The Anthology of American Folk Music was issued in 1952, in three 2 LP volumes. The entire anthology included 84 tracks of Appalachian folk songs, fiddle music, gospel, hillbilly, blues and Cajun tunes. The collection consisted of recordings produced between 1927 and 1932, a period that Smith perceived as the final years of distinct regional musical traditions. During the late 1920s professional musicians in rural America remained relatively insulated from the influence of the mass market and many were recorded performing vernacular music before they knew how they sounded on records. Smith edited a strange looking booklet, decorated with cut-outs from Sears Roebuck and farm catalogs, facsimiles from the 78 record covers, musical instruments from turn of the century catalogues and photographs of the performers, sheet music and collages, to accompany the release.
In his book Invisible Republic Greil Marcus described the Anthology as the story of “the old, weird America.” It was an America of many voices, voices speaking of poverty, violence, oppression and unrequited love. Smith thoughtfully divided the collection into three distinct volumes: Ballads, Social Music and Songs and deliberately arranged tracks to conjure a dialogue between performers. Subverting established ethno-musicological practice, Smith never revealed the race of the Anthology’s performers, preventing listeners from assessing the music in racial terms.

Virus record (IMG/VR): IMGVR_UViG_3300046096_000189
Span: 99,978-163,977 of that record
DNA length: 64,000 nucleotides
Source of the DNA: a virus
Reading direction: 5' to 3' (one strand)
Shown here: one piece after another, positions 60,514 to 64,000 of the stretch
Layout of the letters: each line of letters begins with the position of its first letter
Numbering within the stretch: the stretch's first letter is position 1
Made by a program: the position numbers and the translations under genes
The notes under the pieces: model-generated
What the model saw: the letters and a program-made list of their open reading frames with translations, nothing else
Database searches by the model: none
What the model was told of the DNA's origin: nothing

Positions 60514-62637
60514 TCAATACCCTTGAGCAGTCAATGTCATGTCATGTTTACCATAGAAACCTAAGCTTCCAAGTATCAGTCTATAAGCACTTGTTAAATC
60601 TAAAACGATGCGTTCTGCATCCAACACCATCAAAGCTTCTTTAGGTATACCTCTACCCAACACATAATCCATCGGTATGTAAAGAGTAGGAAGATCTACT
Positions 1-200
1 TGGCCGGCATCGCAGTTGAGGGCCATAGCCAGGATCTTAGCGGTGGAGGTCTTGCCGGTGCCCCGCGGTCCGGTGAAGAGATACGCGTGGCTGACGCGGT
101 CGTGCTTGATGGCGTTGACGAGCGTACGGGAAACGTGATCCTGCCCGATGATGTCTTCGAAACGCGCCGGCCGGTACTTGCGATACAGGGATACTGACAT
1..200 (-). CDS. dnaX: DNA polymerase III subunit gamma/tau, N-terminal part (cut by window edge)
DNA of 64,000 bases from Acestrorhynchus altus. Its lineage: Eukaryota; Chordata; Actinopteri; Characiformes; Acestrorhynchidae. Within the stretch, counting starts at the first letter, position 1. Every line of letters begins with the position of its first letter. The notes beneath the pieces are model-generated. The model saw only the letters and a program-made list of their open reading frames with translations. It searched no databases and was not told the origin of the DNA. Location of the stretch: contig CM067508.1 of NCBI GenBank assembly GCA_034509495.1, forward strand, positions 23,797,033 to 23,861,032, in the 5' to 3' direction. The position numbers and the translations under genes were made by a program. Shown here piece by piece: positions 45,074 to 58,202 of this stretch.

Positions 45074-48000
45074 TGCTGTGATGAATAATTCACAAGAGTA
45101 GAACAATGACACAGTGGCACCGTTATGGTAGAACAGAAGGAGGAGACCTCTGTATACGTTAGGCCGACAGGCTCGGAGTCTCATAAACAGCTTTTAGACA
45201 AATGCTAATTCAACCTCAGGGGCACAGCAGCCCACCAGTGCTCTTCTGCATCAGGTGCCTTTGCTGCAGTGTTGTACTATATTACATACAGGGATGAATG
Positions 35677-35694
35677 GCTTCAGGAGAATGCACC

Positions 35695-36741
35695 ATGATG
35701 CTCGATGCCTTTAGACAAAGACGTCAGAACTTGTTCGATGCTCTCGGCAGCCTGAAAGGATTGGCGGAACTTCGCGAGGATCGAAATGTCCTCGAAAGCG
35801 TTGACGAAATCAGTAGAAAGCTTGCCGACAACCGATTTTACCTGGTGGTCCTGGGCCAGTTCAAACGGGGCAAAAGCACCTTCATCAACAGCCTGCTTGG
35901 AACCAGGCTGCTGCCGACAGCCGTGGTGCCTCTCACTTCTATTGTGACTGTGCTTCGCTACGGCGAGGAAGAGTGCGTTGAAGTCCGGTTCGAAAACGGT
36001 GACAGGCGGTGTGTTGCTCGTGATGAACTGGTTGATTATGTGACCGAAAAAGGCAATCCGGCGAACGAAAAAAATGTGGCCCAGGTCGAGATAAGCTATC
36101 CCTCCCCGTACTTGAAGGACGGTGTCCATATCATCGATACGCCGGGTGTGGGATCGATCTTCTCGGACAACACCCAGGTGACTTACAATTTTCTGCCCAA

Referred to as the “founding document of the American folk revival,” and a “one-man cultural revolution,” the Anthology’s influence was tremendous, with Dave Van Ronk stating “It was the Bible for hundreds of us.” Songs continue to be performed by successive generations of singer/songwriters and remain a central component of the American vernacular songbook. The Anthology was re-released in 1997 on compact disc with expanded notes and essays and has contributed to the resurgence of the alt-country movement of artists like Wilco, Beck and Lucinda Williams.